Sir, – As this most uneventful election campaign comes to a close, I think my three-year-old daughter captured the mood when she asked me when they were ever going to take down all these pictures as she’s so tired of looking at them. My six-year-old son is still keen, though, and declared that he will vote for Billy Timmins or another candidate who he’s calling “Egghead”. A swing voter of the future, I guess. – Yours, etc,
Sir, – Miriam Lord and Martyn Turner have provided me with everything I need to know about this election campaign. – Yours, etc,
Bray, Co Wicklow.
Sir, – Is it too late for Enda to adopt a winning hairstyle like that sported by Donald or Boris? Desperate times require desperate measures! – Yours, etc,
Sir, – I fondly recall a fundraising “race night” in which my horse was 10 lengths ahead of the field, with only one fence to jump! The horse passed the post, but unfortunately, had unseated its rider at the fence.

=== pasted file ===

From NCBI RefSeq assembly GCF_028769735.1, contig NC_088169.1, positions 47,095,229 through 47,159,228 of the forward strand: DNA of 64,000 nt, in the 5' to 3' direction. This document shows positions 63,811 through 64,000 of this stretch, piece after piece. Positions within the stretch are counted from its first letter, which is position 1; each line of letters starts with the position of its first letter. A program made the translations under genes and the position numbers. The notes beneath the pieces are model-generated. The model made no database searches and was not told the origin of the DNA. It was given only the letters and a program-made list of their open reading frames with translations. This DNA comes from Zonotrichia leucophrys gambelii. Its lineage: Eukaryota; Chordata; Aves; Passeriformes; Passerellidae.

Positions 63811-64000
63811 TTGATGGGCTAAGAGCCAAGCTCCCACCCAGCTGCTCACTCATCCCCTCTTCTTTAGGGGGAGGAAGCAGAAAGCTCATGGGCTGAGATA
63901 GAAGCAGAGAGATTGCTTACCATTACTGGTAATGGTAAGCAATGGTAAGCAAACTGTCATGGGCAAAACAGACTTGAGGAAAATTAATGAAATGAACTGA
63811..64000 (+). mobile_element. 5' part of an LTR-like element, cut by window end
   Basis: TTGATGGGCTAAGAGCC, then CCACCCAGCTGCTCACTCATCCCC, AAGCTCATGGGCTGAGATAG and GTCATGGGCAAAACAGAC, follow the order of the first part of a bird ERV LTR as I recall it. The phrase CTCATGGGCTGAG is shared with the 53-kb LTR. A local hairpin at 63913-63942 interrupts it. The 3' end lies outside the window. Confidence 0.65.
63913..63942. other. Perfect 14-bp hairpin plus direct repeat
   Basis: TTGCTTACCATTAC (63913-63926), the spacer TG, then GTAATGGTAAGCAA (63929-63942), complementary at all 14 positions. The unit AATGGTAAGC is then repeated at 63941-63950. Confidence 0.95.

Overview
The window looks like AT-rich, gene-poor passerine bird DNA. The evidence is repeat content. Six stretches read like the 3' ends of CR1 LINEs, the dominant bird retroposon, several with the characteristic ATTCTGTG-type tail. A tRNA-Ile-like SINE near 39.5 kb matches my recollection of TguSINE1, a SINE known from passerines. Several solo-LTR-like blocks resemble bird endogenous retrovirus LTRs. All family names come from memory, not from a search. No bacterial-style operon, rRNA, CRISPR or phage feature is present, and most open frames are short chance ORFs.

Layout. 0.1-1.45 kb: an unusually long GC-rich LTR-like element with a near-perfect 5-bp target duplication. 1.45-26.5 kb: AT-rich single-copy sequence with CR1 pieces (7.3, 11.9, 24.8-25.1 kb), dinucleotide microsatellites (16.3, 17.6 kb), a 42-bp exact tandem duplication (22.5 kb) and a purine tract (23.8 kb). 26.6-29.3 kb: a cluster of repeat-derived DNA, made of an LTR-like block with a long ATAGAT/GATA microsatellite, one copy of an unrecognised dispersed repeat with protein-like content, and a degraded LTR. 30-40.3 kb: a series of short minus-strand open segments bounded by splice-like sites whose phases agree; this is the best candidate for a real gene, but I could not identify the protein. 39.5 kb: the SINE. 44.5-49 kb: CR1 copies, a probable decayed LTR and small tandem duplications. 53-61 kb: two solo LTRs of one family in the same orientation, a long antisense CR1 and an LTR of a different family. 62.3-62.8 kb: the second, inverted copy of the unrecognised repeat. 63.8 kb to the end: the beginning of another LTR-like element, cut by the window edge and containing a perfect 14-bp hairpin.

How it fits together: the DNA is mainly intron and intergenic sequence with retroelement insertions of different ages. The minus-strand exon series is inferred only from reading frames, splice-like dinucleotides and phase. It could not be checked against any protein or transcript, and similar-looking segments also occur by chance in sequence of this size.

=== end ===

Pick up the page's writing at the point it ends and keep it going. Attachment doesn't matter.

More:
Party leaders, beware of the final fence! – Yours, etc,
Sir, – Let’s have more Michael Noonan interviews on TV and radio, especially late at night. His sotto voce delivery is a guaranteed cure for insomnia. – Yours, etc,
Rathfarnham, Dublin 14.
Sir, – The election campaign has been most invigorating with important debates on education, taxation and the direction of the Republic’s economy. Such a campaign should be cherished by all voters who have the right to form a coalition of their choosing. But please spare a thought for those in Northern Ireland who are not afforded the same right and have to be contented with the same dismal coalition, election after election. Therefore the right of the electorate to a voluntary coalition and opposition is something it should not take for granted. – Yours, etc,
SAMUEL TG JACKSON,
Sir, – My doorbell is broken. I think I’ll fix it on Saturday. – Yours, etc,